In my college days, I served as Black Student Association president. I also wrote for the campus newspaper, so I was often seen and heard. Back then, I was focused on social issues and took a strong stance against racism and sexism. As soon as I lifted my voice to express an opinion, I was given the Angry Black Woman label.
I began to question if I was ‘doing too much’ or ‘saying too much’. I knew that I wasn’t angry and couldn’t understand why they couldn’t see that. My outspokenness was perceived as anger but I learned how to keep my head up. And I learned that it was not my problem – it was theirs.
The Angry Black Woman label persists on television and in real life – some of the most influential black women we know have received the label including Michelle Obama and Shonda Rhimes.
But what about our mothers, sisters, aunties, and friends who have expressed the same issue? What about you - in your relationship? Is speaking up always assumed to be angry?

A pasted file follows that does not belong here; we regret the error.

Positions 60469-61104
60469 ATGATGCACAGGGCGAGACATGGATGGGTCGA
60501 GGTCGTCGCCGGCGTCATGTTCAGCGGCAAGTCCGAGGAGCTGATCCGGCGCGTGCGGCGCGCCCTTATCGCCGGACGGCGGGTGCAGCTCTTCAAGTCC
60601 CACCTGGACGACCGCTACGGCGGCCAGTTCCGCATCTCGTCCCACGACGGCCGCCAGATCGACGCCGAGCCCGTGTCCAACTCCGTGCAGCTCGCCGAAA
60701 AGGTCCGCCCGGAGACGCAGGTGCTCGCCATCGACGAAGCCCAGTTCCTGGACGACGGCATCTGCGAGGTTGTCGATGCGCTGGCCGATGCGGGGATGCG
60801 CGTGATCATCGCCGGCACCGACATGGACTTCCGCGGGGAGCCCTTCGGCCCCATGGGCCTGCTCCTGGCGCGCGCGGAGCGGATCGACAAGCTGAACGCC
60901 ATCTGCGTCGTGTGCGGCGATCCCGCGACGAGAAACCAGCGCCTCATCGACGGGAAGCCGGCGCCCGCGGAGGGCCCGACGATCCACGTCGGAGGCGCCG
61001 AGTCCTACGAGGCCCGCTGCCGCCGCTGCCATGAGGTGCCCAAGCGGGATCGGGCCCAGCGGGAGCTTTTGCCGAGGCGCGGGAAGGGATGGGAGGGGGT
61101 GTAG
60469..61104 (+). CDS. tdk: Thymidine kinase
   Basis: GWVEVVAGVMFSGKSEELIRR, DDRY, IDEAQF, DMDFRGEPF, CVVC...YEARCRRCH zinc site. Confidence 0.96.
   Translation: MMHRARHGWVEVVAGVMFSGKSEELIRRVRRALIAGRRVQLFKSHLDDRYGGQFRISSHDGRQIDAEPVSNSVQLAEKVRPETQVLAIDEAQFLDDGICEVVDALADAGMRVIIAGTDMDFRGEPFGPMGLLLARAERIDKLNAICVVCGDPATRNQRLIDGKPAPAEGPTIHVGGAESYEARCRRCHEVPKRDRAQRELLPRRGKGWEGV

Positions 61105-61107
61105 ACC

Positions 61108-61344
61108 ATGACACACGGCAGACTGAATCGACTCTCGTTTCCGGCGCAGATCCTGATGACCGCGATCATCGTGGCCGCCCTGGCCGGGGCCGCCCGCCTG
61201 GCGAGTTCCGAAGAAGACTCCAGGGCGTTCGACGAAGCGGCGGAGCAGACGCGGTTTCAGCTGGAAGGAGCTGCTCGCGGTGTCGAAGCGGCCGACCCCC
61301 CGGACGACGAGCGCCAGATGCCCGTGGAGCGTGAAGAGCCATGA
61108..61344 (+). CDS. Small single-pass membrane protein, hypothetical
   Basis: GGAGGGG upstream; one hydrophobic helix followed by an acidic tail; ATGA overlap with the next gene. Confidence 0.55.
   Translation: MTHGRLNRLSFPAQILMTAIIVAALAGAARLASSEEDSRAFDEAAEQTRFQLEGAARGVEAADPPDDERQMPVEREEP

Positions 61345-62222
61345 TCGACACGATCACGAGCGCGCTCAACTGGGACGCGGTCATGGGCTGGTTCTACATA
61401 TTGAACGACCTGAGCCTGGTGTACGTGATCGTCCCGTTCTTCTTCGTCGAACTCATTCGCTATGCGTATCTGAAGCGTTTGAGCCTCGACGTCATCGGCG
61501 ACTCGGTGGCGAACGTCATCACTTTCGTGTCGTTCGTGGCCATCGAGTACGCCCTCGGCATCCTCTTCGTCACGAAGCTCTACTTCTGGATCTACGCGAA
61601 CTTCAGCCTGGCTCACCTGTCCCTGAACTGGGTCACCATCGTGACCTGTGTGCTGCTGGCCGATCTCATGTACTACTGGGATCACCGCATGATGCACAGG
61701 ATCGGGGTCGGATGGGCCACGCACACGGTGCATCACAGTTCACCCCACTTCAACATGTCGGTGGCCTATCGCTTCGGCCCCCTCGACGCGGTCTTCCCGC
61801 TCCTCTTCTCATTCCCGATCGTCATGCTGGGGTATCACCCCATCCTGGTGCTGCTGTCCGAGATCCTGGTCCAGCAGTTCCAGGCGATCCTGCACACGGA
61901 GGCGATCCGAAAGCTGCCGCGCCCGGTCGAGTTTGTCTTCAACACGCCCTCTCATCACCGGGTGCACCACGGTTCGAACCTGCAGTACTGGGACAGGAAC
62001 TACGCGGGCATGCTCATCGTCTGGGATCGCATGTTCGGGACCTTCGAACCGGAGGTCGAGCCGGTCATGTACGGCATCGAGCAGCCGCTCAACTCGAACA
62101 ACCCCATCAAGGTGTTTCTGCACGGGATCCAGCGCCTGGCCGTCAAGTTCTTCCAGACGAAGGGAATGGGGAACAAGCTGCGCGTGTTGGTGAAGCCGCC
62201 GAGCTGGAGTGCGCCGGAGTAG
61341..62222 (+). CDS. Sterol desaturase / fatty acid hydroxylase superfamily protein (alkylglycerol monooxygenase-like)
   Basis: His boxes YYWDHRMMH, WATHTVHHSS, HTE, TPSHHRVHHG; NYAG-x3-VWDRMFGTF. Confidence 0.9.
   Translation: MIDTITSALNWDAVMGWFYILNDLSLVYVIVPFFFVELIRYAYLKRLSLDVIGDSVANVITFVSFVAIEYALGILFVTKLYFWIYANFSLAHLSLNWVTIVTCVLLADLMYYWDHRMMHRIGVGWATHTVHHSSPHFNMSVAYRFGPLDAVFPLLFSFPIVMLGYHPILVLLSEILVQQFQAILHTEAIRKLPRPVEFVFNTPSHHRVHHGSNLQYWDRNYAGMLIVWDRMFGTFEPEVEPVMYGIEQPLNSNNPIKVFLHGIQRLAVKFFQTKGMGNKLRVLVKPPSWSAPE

Black women shouldn’t have to apologize for having an opinion – just as we would never apologize for being black. But it is when the two become synonymous the stereotype spreads and becomes a battle to fight.
Oftentimes, black women are ashamed of our assertiveness and must defend ourselves in order to fight against the idea. Our culture, our opinions and our voices cannot continue to be reduced to ugly stereotypes. We are so much more than that.
From articles that negatively portray Black women in the media, to the reality shows and even movie roles that perpetuate bad behaviors, images of the strong black woman have been ingrained in our minds, making it almost impossible to look at black women in any other way.
The media plays a role in shaping our perceptions of what a strong black woman really is, but the fact that we continue to allow the media to do so puts us at fault.
Black women are strong, because many have to be. They are the backbones of their families and the ones who help others figure out life’s unanswered questions.
Women like Michelle Obama project a positive image as classy, respected, and powerful. She has allowed many of us to embrace the title “strong black woman” without apologizing for it.
We should all prepare for that moment and look forward to the day when we can all just be ourselves. At some point, every superwoman must take off the mask.